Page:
Helpful Innography Analyses for Licensing to Other Industries
In our recent webinar with Dr. Monty Wright from General Electric, he reviewed a terrific process for licensing your patents to other industries. We’ll give the steps below of Innography analyses that perform the steps in his process.
Start with an “infringement hypothesis” – a technology in the market that is provided by a different industry which may infringe on your patents. From the process described by Dr. Wright, use these analyses to validate the hypothesis and home in on the patents that would be most beneficial to analyze further:
- Directed Semantic Search: From existing text descriptions of the technology, use directed semantic search to find the closest patents in your portfolio to the technology. If you find high-relevancy and high-strength patents in your portfolio,
you have something to move forward with.
- Text Clustering: Use text clustering to find the sub-elements of the technology that your patents may cover. Starting with Innography’s Summer Release, you should do a text cluster both with claims and without claims; without claims will show overall groupings, and with claims will show more detail on the specific technology elements of interest.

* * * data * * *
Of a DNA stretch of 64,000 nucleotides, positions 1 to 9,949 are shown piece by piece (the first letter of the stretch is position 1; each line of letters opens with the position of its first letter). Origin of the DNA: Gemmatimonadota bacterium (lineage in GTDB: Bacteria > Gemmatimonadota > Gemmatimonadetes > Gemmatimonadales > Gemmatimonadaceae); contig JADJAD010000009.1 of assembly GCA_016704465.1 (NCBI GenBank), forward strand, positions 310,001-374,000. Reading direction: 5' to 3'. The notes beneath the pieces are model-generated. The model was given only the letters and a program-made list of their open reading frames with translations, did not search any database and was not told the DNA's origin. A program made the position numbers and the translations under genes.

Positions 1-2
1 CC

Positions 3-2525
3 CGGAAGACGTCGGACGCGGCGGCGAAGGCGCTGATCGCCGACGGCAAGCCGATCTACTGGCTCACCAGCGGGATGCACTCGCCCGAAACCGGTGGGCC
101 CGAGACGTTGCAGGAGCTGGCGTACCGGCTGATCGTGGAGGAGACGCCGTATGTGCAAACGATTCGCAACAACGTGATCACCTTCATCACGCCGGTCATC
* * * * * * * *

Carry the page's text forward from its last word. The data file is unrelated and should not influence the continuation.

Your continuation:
- PatentScape: Using the same relevant patents in your portfolio, perform a PatentScape analysis, grouping by class codes. This shows the density and diversity of your patents per specific technology element, which you can use to narrow the specific technologies and patents to move forward with.
- Market Map: To find other players in the market, create a market map from a semantic search of the technology against the full universe of patents. If there are NPEs present, this gives you confidence that this is an important technology area. In addition, you will see potential licensees who are from all industries, including those outside your core industries.
- Playbooks: To dig into the potential licensee companies, run the “Portfolio Breakdown” Playbook.
These analyses help a licensing specialist to zero in on “licensing candidates”: both the most likely patents to pursue in a technology area, and the highest-potential licensees in the space.